Although the disease is highly mutable and never seems to present the same way in every patient, standard Lyme Disease treatment protocols don’t seem to change much. Sadly, even doctors who want to treat LD aggressively are hamstrung by ineffective treatment guidelines.
Most of the foot-dragging stems from persistent doubt about Lyme Disease on the part of influential researchers — including some of those who defined it in the first place. These individuals have a lot of power to wield, so their beliefs have become (sometimes literally) the law of the land.
Is it any wonder that many patients turn to alternative Lyme treatment protocols for help?
Some renegade physicians have bucked the system to treat Lyme disease victims with heavier doses of antibiotics than normally recommended, sometimes for years at a time. In many cases, the symptoms disappear as a result; sometimes temporarily, often for good.
Many patients relapse immediately when they stop taking the meds, and it can take multiple courses before the disease disappears completely, if it ever does.
But medical review boards actively discourage this sort of aggressive treatment, which admittedly can be difficult on the patient. In some cases, they discipline or de-license the doctors doing it, which has a chilling effect on such treatment options.
Another popular treatment for LD is hyperbaric oxygen therapy, in which the patient undergoes exposure to much higher pressures of oxygen than are normal. This also seems to help, but hyperbaric treatments can be remarkably expensive, and many insurance companies refuse to cover them.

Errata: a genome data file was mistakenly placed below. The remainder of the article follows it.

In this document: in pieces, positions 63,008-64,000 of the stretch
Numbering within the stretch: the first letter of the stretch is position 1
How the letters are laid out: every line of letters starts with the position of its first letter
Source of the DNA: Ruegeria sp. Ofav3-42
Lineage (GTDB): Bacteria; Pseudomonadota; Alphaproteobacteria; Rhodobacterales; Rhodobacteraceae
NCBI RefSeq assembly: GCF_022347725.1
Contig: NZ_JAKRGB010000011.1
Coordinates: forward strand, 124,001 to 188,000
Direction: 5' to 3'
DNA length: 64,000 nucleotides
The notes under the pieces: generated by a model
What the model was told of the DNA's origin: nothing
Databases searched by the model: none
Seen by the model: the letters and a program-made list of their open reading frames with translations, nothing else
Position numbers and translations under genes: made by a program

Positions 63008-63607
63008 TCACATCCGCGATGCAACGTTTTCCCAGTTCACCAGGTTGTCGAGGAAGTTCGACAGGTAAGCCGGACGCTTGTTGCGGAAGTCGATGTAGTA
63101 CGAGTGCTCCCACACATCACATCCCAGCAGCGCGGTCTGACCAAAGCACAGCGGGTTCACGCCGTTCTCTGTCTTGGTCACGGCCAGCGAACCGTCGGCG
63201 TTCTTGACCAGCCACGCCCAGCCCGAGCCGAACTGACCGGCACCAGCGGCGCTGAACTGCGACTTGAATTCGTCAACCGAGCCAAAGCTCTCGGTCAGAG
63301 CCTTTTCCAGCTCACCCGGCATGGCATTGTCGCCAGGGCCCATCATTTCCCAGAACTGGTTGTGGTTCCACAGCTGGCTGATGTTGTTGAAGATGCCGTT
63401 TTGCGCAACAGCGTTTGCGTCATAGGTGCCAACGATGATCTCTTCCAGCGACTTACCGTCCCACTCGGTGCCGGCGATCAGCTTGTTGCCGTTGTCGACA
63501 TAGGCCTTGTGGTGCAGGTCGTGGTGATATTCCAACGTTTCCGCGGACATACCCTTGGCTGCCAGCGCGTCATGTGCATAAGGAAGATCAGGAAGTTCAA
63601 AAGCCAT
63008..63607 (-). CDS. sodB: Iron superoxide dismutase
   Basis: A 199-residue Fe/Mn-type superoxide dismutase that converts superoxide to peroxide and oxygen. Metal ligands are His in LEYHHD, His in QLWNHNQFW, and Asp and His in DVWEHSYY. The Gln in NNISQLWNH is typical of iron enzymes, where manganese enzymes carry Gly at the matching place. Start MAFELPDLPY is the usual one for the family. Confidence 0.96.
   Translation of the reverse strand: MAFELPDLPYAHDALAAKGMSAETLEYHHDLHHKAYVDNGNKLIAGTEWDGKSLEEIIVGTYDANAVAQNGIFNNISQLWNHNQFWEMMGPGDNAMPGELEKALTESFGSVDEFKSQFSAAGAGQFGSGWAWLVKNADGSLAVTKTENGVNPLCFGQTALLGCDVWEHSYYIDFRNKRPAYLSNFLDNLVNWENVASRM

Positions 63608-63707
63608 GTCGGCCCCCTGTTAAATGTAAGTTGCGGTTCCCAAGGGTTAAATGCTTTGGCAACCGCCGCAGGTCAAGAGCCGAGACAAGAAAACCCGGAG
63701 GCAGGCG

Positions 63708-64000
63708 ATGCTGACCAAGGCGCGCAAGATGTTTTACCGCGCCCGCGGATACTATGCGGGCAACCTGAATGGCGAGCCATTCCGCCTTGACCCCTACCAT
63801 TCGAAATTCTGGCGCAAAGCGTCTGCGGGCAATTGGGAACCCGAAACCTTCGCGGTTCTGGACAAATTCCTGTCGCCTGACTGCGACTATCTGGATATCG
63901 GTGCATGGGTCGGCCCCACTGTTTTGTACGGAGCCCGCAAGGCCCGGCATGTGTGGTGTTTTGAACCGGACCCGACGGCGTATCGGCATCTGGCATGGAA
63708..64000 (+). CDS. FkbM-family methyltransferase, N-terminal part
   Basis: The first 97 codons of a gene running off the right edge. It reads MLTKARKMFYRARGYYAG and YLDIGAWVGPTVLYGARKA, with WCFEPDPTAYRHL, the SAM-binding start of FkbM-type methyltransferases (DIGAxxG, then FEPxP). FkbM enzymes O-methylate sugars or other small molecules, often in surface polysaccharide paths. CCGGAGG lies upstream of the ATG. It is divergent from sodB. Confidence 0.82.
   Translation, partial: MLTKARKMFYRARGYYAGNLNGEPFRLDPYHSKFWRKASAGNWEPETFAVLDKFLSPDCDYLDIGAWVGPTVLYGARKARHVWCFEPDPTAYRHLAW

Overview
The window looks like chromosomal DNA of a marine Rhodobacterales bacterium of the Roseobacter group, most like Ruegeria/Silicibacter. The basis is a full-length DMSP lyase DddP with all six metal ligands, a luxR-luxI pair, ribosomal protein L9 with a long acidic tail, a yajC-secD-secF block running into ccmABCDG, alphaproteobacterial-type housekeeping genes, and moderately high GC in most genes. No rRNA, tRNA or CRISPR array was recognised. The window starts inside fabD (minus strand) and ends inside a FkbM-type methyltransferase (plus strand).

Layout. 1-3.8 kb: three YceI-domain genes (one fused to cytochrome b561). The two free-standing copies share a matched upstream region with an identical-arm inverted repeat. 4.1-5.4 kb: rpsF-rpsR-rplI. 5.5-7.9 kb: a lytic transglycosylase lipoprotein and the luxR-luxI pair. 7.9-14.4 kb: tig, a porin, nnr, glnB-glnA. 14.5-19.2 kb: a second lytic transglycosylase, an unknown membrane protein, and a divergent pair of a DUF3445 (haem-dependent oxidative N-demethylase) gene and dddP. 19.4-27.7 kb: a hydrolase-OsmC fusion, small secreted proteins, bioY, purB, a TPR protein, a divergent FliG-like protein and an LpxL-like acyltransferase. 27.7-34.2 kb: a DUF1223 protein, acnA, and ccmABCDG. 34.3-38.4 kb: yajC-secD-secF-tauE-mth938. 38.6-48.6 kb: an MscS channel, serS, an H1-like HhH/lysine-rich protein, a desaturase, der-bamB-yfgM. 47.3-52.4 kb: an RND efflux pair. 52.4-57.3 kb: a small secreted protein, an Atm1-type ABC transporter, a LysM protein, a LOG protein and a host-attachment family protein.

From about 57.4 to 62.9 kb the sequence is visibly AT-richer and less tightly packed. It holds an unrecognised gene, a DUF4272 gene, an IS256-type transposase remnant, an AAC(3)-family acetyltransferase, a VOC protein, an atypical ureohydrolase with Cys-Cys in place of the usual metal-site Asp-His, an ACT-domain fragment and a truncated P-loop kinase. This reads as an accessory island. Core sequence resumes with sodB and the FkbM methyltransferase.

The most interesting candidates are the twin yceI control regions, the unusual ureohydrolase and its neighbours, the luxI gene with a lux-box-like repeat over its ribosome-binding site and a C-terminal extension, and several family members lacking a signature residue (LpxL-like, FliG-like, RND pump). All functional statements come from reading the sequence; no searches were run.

Other much-publicized Lyme Disease treatment protocols include approaches based in naturopathic medicine, homeopathy, herbs, vitamin and nutritional supplements, macrobiotic diets, and more. Treatment with a “nutraceutical” called Betaine HCL, a component of natural stomach acid, may also be effective against Lyme.
Needless to say, there’s no scientific evidence that any of these alternative Lyme Disease protocols work, but they don’t seem to harm, and there’s plenty of positive anecdotal evidence from people happy with the results.
At any one time there are many LD studies underway, testing various regimens that may, in time, become treatment protocols for Lyme. Currently thiamin (Vitamin B1) and magnesium treatments are under investigation, and may have some hope of stopping at least some forms of LD.
It’s also becoming clear that Lyme spirochetes (the spiral-shaped Borrelia burgdorferi bacteria) can often survive antibiotic treatment. There are several reasons for this, one of which is that active spirochetes build biofilms around themselves to protect them from antibiotics, and change them as necessary.
These biofilms consist of organic material and elements like calcium, magnesium, mercury, lead, and other metallic compounds. Chelation therapy and some enzymes can dissolve these biofilms, and research is ongoing. Expect biofilm treatment protocols to come into play fairly soon.
LD spirochetes also hide in cellular tissues where blood-borne antibiotics can’t reach, and often those in the blood encapsulate themselves in cysts to escape the medications. Some doctors are starting to add antibiotics that can penetrate cysts and solid tissues to their Lyme treatment protocols.
The Treatment Protocol That’s Best for You
It’s a fact of LD life that nothing works for everyone, especially in cases of relapsing/remitting chronic Lyme. Unfortunately, this means you just have to keep trying until you find something that works.
Needless to say, we recommend that you start with accepted treatment protocols, assuming you can find a Lyme-literate doctor who’s open-minded (and caring) enough to treat you aggressively. If normal methods don’t work, then start investigating the more alternative Lyme Disease treatment protocols.